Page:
The government has to force business to reinvest its profits in the country but it first needs to get its own house in order.
This is according to academic, Professor Thandika Mkandawire who delivered the Alice Amsden Memorial Lecture, themed income distribution as industrial policy, at the Industrial Development Corporation (IDC) campus in Sandton this week.
Mkandawire said the government needed to first clean up parastatals and that organised labour could play an important role in ensuring that “capital behaves”.
Addressing the audience, which included postgraduate students of the African Programme on Rethinking Development Economics, policymakers and civil society representatives, as well as those from Cosatu and the South African Communist Party, Mkandawire said organised labour was in a tight position but remained very important.
“Since South Africa does not have a system to ensure capital reinvests its profit, Cosatu is in a difficult position and can’t tell the workers to keep their demands down,” he said.
In an interview with City Press shortly after the event, Mkandawire said there were several ways the state could discipline capital, one of which was more state involvement in the financial sector.
He said current mechanisms, such as preferential procurement through taxing were just some of the ways the state could ensure capital toed the line.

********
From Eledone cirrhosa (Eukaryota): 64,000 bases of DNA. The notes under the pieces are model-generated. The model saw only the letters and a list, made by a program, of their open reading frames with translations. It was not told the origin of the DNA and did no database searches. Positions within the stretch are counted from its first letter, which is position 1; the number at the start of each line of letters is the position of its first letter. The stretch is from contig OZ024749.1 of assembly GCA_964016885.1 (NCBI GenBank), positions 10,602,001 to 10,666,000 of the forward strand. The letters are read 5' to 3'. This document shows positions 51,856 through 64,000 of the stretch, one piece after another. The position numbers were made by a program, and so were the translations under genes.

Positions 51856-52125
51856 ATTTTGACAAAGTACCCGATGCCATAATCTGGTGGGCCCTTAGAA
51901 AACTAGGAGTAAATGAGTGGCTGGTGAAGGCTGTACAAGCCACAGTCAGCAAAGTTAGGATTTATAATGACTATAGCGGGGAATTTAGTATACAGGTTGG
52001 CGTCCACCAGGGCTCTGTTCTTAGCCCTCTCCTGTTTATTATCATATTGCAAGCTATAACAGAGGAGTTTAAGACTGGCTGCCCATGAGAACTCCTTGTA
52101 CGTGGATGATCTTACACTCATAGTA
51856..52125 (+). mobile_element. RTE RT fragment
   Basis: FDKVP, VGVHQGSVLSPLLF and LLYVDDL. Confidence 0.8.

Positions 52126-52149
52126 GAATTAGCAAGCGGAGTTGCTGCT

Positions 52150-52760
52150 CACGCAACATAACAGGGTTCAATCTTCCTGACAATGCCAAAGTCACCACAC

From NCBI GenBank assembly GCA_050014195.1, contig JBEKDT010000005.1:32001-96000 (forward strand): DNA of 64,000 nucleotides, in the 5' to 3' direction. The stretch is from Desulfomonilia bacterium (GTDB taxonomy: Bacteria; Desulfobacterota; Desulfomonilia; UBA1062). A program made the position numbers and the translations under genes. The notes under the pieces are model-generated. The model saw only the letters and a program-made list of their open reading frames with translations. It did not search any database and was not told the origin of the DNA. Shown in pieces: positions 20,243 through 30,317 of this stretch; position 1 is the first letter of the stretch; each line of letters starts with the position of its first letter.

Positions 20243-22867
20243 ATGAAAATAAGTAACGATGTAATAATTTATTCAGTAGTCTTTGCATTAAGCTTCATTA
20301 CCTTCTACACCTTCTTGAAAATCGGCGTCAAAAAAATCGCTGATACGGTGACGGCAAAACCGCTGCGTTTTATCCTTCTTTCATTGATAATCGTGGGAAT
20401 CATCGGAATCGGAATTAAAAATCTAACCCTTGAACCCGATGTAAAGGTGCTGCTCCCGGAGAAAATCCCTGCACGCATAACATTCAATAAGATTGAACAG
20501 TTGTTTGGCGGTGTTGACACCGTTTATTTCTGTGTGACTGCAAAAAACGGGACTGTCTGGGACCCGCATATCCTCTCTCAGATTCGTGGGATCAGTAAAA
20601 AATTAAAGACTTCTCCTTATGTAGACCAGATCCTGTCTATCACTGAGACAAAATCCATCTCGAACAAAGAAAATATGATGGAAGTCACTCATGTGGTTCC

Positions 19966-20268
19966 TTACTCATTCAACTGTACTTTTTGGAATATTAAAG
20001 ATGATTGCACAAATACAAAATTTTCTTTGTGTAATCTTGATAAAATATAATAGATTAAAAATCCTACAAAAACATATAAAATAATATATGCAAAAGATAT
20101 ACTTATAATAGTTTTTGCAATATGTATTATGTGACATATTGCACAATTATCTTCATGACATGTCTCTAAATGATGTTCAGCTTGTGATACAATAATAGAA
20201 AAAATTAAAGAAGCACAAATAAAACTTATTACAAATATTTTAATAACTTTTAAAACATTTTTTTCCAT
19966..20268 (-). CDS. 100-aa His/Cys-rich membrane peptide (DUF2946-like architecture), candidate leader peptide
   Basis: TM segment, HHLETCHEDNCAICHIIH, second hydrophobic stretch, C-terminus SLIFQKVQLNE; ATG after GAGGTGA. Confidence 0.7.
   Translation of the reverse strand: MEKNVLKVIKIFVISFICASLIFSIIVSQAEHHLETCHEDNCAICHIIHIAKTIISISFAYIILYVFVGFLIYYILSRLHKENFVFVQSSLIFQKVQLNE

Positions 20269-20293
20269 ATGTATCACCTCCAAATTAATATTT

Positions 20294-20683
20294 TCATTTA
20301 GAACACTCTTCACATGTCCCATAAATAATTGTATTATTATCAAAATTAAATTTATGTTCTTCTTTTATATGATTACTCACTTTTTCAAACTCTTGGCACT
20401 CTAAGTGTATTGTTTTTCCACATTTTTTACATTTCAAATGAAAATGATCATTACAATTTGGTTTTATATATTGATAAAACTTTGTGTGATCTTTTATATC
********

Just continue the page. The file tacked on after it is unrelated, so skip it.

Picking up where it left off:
“One more important thing is for the state to be more active in the financial sector,” he said.
The state could become a big player in the financial market if it used current mechanisms, such as the Public Investment Corporation and the IDC.
“First you have to clean up the parastatals to become big players. If they are seen as broke all the time and the state bails them out, it’s not good. As long as parastatals are weak, corrupt and nonprofitable, of course you undermine the state’s leverage. It is strong parastatals that are being used in Korea, China and Taiwan that make the state a big player and force capital to behave,” he said.
Mkandawire, a former director of the United Nations research institute for social development, said organised labour was probably the only actor that could force state-owned enterprises to be efficient.
“If the capitalists know they cannot move without some collaboration with parastatals, they will behave,” he said, adding that labour should also insist on clean governance in parastatals.